Both Polar Force and Array combine delicate, soothing and calming natural reverberations, stressing out their fragility and driving the listener to a reflection on the environmental crisis as well – is it intentional?
PS: I think it is important that audiences are free to experience the work without being too prescriptive in how it should be read or how one should feel about it. Antarctica is an interesting subject to present to audiences as it is a place that very few people have actually visited. Therefore our encounter with the ice continent is usually mediated by the arts or the media, opening it up to different interpretations and emotions.
For some, it is a place of dreams, while for others, it is a place of horror. It is often discussed in the news, but it is a place that is as difficult to access as the moon. All these different intersecting bands of knowledge, interests and biases produce quite a complex set of reactions when presenting works such as Polar Force and Array. As an artist, my intention is to let the continent speak for itself so my field recordings are as authentic to the firsthand experience I had as I can make them.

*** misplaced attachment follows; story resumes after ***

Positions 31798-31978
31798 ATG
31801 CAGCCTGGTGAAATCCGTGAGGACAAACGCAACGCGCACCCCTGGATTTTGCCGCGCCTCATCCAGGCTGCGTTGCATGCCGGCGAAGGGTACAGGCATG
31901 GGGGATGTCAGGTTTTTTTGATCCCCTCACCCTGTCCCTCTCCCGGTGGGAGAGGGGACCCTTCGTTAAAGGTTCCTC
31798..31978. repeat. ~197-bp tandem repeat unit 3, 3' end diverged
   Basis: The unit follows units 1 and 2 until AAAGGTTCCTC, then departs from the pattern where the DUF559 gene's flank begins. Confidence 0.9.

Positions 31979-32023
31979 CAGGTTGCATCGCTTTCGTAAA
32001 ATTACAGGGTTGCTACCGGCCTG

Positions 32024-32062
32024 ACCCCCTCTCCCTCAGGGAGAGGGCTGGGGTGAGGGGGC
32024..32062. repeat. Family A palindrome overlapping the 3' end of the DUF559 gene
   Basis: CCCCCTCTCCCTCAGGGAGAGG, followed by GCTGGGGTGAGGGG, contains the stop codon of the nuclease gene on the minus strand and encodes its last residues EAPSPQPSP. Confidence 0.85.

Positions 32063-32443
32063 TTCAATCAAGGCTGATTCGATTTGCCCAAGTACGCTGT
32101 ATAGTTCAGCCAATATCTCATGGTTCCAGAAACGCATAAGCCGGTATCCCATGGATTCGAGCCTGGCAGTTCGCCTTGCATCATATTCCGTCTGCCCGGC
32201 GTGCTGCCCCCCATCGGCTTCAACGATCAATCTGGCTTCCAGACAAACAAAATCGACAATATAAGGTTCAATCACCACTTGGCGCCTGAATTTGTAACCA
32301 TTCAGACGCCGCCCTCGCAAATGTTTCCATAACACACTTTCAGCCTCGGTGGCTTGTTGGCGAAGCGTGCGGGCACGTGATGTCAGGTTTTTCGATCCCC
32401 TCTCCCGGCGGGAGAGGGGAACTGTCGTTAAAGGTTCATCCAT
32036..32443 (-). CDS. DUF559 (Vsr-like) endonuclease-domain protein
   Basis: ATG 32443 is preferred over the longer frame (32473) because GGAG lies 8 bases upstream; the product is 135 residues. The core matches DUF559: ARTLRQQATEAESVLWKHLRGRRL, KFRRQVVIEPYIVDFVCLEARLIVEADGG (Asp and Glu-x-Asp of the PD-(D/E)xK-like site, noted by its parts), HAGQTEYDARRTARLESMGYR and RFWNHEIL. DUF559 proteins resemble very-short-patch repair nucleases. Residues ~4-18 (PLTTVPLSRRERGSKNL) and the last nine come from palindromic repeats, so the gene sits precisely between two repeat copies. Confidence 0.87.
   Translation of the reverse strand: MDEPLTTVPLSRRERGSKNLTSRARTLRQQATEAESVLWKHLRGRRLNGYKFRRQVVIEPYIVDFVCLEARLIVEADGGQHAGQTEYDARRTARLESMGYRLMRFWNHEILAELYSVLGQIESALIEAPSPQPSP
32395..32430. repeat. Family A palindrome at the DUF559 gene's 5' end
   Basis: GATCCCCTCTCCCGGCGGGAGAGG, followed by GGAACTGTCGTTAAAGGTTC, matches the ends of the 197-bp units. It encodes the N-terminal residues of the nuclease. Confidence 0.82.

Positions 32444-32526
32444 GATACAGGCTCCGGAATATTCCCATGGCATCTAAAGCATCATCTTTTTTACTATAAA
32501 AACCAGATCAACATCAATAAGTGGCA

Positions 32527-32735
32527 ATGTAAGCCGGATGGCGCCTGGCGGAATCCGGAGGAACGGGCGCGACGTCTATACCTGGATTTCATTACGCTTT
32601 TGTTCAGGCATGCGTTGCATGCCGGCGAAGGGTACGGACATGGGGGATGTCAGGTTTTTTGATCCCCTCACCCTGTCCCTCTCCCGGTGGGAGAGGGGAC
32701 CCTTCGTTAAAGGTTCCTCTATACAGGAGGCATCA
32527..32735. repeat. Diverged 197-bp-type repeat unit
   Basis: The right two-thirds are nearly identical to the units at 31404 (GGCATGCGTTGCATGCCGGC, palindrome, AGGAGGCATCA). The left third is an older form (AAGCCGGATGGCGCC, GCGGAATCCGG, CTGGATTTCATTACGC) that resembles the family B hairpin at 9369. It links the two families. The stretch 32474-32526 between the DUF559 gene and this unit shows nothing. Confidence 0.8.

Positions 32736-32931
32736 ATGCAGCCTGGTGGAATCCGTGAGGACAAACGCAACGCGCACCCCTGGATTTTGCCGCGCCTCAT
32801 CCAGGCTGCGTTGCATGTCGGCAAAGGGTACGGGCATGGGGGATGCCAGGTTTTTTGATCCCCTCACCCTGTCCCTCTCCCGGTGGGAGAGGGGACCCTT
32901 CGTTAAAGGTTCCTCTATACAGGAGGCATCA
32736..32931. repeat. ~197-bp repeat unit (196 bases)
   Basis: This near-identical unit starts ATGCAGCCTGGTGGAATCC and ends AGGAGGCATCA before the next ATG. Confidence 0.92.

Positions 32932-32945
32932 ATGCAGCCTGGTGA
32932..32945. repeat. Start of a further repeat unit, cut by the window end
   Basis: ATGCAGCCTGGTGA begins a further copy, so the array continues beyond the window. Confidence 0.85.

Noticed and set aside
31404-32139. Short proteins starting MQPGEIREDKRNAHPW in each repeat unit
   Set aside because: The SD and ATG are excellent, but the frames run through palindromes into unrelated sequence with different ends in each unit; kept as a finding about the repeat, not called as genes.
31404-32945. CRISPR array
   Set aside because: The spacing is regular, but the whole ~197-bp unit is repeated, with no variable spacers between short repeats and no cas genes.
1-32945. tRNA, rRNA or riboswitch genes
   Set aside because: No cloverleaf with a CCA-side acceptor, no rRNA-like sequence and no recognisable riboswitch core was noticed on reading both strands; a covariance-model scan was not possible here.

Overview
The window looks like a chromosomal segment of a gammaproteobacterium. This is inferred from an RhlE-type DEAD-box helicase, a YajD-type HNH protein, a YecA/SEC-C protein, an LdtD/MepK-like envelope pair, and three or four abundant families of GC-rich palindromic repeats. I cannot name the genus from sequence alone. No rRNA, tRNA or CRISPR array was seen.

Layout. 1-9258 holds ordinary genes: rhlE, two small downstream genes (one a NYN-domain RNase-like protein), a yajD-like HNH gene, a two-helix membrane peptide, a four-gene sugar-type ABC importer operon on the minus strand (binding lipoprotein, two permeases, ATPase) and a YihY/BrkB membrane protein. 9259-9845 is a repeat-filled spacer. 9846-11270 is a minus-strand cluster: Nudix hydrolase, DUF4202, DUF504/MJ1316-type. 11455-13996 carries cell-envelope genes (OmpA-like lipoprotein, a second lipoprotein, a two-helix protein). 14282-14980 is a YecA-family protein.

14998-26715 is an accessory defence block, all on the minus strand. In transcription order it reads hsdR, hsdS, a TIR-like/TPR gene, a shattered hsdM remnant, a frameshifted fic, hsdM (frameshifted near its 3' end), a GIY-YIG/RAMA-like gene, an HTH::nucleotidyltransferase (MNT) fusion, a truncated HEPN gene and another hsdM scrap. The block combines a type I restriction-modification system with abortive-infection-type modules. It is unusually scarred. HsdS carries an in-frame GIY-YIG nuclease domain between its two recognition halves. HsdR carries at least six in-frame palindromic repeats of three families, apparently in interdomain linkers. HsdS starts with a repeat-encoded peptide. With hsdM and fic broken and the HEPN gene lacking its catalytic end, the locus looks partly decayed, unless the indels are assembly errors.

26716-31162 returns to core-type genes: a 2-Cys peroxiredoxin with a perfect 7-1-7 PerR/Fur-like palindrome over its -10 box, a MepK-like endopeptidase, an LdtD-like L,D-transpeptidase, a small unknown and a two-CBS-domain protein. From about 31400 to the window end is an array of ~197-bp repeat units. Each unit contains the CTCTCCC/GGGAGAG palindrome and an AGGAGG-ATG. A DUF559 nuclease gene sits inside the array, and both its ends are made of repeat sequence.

EU: Yes, my goal was not to make a work that was dogmatic or overtly demonstrative of the climate crisis. However, in the process of creating Polar Force, it was, in fact, impossible for the intra-activity of humans and Antarctica to not reveal itself. Everywhere you turn, each sound that is heard in the work is an articulation of our relationship to the great continent, and this is inevitably entangled with the climate crisis too.
What’s the chief enemy of creativity?
PS: I think authenticity is the central plank of my creative impulse. By that, I mean being clear on the things that genuinely excite me, that challenge me to try harder, to work ethically and sustainably, and to contribute rather than exploit. The flip side on that I guess, is creativity being underpinned by disingenuous motives which have no wider benefit to the community or society. I loathe, however, to criticise anyone’s creativity as it is so central to being human and the key to addressing so many local and global challenges.
EU: Having no problems to solve, stress and anxiety.